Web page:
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At the end of last year, OPEC and 10 non-OPEC producers met to discuss their own resolutions for the year ahead. Following intense negotiations, they eventually agreed to cut oil production by 1.2 million bpd for the first six months of 2019, starting on 1 January. The decision was the group’s latest attempt to help create a stable and balanced oil market, and follows broad consensus that 2019 is likely to see higher supply growth than global requirements. OPEC also noted that the global economic outlook for this year is slightly lower than for 2018, which combined with the implications of macroeconomic policies could have ramifications for global oil demand in 2019.
However, as anyone who has bought a gym membership, spiralizer or ukulele at the start of a new year may be able to attest to, the best-laid plans can quickly go awry. Crude prices failed to rally after OPEC’s announcement, diving to just above US$50/bbl at the end of last year in light of the aforementioned economic and supply concerns, as well as lingering geopolitical uncertainty. Back in December, several analysts raised concerns that the size of the production cuts may prove insufficient. Rystad Energy’s Head of Oil Market Research, Bjørnar Tonhaugen, said: “The OPEC+ agreement predictably came up short of what Rystad Energy argued would be required to fully balance the market in 2019. The agreed production cuts will not be enough to ensure sustained and immediate recovery in oil prices.” Greg Sharenow, a Portfolio Manager at Pacific Investment Management Co. (PIMCO), remains a little more optimistic, contending that the OPEC+ production cuts should eventually lead to “a gradual stabilisation of Brent prices and, dare one say, a return to a lower-volatility environment.”1 However, he warns that there are “known unknowns” that could quickly scupper such plans, including “whether the US is able to continue to exceed production expectations; whether the slowdown in the global economy devolves into something worse, or if policy makers can help change the trajectory; and how effective additional US pressure on buyers of Iran crude will be.”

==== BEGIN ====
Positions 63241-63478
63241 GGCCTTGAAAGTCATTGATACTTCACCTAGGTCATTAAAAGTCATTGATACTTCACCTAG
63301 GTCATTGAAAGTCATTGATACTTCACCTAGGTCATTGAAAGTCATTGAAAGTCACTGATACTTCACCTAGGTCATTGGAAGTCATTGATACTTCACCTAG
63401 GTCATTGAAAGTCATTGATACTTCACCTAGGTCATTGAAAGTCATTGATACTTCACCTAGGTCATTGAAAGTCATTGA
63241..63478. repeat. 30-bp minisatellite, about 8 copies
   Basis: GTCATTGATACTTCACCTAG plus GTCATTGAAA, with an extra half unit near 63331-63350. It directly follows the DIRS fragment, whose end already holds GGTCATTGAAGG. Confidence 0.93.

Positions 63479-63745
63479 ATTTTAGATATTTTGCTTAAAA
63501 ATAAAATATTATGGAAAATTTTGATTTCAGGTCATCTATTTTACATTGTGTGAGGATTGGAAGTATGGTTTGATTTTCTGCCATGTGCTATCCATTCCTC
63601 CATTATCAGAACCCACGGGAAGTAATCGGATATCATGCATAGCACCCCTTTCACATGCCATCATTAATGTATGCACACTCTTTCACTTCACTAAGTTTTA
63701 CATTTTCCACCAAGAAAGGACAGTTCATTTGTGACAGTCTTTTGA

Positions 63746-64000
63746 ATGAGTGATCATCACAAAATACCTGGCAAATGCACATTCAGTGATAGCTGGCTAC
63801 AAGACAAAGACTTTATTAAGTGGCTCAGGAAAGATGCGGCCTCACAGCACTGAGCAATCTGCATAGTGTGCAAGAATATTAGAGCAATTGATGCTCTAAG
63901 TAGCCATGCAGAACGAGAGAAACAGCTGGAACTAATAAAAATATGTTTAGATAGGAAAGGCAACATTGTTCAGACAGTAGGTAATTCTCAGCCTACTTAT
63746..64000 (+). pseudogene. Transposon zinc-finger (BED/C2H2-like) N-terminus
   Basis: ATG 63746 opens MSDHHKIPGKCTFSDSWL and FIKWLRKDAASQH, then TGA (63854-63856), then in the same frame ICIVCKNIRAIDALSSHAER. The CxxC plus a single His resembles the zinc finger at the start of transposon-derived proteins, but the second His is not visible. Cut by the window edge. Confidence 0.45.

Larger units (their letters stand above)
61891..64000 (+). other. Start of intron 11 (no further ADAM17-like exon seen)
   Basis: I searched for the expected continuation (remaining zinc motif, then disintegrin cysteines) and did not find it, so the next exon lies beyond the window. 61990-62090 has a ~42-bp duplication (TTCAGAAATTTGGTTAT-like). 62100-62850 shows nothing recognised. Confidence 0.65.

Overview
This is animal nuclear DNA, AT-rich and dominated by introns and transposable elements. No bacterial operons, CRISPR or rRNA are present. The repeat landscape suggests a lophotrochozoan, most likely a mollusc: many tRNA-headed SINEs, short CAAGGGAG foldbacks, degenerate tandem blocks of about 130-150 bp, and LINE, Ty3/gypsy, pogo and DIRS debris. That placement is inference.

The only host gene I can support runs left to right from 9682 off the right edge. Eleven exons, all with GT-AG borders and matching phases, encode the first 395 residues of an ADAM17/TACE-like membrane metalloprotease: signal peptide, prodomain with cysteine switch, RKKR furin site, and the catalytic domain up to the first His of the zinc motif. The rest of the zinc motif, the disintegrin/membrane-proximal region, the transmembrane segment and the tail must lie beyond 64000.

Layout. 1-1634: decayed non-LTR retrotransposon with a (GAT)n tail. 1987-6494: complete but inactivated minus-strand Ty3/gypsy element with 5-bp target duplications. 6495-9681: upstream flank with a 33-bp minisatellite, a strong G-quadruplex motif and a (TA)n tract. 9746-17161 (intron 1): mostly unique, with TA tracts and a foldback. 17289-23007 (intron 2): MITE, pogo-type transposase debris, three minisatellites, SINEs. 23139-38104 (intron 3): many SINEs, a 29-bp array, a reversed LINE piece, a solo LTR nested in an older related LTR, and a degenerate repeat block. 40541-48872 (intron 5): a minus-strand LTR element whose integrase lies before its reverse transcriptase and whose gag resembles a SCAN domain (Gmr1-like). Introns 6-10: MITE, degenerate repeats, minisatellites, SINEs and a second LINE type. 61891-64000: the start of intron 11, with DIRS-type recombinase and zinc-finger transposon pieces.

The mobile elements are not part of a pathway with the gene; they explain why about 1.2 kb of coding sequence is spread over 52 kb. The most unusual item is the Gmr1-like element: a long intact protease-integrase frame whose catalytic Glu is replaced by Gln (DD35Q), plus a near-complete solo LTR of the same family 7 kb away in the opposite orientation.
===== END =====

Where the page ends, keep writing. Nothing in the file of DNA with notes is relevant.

All in all, it looks as though we are in store for another unpredictable year. Indeed, the International Energy Agency’s (IEA) Head of Oil Markets, Neil Atkinson, recently told Bloomberg that “Forecasting trends in the oil market for the new year looks to be even more hazardous than usual. There is a long list of uncertainties on the demand and supply side of the balance.”1 And if all that wasn’t enough, the IMO’s marine fuel regulations are now just one year away. “As the new year progresses […] we will learn whether the shipping and refining industries are prepared for this major regulatory change without serious disruption to the fuel market,” added Atkinson. In just one of the many articles that we are set to publish on this topic in the year ahead, KBC (A Yokogawa Company) discusses the operational challenges of IMO 2020 that refineries are set to face in 2019, starting on p. 45.
1. SELL, C., ‘Here’s what to expect from oil in 2019’, Bloomberg, (3 January 2019).